A sizable majority of Americans disapproves of the Obama administration’s decision to send weapons to anti-government rebels in Syria.
Overall, 66 percent of voters disagree with arming the rebels, according to a Fox News national poll released Wednesday. Twenty-four percent approve.
The objection is widespread across demographic groups, as large numbers of men (63 percent), women (69 percent), those under age 45 (65 percent) and over age 45 (66 percent), as well as those who have served in the military (67 percent) and those who haven’t (66 percent) disapprove.
In addition, majorities of Republicans (77 percent), independents (64 percent) and Democrats (58 percent) disapprove of providing arms directly to the anti-government groups.
Still, there is some partisan division: Democrats (32 percent) are about twice as likely as Republicans (15 percent) to agree with the administration’s decision to send weapons.
The poll asks voters how involved the United States should get in Syria. The most common answer -- not at all. A 44-percent plurality says the U.S. should get out of the conflict completely. Another 36 percent favor providing only humanitarian and other non-military assistance, while just 11 percent say send weapons directly to the rebels.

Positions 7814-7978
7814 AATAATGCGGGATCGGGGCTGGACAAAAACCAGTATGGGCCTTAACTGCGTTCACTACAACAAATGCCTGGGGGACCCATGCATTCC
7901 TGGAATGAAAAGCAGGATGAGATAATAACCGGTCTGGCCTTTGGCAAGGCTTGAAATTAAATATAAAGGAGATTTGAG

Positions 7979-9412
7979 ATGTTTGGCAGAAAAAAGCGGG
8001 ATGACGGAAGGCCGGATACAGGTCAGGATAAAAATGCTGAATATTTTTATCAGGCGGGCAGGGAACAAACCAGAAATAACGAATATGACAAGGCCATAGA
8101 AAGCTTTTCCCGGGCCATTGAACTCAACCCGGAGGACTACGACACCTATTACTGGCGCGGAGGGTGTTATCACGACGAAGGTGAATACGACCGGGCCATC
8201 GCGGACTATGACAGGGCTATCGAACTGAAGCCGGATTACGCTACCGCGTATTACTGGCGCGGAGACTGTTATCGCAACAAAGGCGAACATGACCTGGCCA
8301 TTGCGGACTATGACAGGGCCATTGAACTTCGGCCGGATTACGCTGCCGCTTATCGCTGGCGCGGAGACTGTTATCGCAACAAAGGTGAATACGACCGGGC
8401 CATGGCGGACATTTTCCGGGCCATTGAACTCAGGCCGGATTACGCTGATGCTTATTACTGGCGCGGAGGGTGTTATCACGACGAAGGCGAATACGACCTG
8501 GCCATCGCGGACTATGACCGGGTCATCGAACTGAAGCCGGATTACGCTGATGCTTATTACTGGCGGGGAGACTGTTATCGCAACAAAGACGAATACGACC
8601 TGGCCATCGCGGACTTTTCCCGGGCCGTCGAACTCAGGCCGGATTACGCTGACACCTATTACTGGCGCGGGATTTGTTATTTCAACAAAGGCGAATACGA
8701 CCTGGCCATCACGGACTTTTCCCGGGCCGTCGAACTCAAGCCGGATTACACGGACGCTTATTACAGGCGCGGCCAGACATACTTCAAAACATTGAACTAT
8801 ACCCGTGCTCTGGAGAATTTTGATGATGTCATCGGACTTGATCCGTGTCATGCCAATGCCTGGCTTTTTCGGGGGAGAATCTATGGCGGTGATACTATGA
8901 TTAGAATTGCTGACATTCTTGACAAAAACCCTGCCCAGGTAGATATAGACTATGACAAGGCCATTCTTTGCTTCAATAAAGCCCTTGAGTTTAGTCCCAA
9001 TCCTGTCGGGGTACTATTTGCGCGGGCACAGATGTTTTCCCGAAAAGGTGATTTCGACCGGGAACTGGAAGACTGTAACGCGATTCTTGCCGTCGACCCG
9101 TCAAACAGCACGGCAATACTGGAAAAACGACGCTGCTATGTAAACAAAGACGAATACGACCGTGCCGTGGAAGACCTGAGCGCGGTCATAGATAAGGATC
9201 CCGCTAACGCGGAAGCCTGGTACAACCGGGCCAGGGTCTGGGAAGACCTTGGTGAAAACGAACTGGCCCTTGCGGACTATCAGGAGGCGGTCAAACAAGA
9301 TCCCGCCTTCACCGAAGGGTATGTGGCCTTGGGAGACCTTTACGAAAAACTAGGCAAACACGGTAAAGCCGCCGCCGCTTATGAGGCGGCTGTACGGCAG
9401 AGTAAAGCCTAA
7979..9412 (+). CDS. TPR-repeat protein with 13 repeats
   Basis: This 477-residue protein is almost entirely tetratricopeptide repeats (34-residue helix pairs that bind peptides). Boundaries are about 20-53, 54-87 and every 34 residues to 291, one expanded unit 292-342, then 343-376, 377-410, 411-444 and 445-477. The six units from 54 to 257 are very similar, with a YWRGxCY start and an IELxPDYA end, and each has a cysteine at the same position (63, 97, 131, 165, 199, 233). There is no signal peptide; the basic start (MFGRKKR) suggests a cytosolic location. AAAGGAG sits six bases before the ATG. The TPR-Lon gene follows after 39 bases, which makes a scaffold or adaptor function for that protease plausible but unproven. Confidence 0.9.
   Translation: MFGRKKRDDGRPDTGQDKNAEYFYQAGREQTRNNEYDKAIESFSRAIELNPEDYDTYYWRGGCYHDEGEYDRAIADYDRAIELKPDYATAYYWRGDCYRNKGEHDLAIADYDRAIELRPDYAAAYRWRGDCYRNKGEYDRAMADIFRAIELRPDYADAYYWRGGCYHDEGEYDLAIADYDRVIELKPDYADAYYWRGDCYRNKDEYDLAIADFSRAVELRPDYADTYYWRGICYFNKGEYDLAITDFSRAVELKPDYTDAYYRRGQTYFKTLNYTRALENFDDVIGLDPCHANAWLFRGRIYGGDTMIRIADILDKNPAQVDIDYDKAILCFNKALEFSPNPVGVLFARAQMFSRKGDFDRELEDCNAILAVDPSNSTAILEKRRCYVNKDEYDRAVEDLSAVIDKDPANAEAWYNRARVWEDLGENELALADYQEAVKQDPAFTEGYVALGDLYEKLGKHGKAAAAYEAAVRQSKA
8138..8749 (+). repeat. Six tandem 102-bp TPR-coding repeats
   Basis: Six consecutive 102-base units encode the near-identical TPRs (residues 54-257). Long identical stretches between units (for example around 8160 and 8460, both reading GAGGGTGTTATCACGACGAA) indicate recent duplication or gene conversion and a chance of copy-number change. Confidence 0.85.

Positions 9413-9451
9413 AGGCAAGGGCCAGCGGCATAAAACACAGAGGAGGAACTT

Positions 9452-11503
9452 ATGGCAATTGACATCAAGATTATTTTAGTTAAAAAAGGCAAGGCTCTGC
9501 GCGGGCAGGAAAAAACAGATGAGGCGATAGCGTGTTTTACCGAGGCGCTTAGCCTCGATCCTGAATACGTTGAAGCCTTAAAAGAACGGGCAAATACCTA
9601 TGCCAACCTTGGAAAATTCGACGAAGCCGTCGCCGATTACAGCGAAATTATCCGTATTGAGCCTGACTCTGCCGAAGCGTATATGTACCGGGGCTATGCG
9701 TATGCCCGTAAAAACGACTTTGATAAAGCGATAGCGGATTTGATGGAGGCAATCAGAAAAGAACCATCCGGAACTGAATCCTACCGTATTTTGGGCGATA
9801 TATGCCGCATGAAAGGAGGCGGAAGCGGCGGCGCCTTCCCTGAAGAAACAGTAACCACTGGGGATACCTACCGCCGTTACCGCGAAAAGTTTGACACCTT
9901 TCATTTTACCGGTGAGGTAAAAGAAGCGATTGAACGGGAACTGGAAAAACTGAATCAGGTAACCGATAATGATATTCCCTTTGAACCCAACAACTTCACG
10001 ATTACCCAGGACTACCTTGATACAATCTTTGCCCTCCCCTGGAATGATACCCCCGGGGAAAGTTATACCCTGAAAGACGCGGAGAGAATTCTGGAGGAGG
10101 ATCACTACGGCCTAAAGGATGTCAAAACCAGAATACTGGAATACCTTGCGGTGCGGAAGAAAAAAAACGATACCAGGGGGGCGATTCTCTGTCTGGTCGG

There is overwhelming partisan agreement here: About 8 in 10 Democrats (79 percent), Republicans (79 percent) and independents (82 percent) prefer getting out of the conflict altogether or going back to providing only non-military aid.
In general, voters give President Obama negative marks for his handling of foreign policy. Forty-one percent approve, while 50 percent disapprove. The last time the question was asked, in October 2012, views were more positive: 49 percent approved and 44 percent disapproved.
The Fox News poll is based on landline and cell phone interviews with 1,012 randomly chosen registered voters nationwide and was conducted under the joint direction of Anderson Robbins Research (D) and Shaw & Company Research (R) from June 22 to June 24. The full poll has a margin of sampling error of plus or minus three percentage points.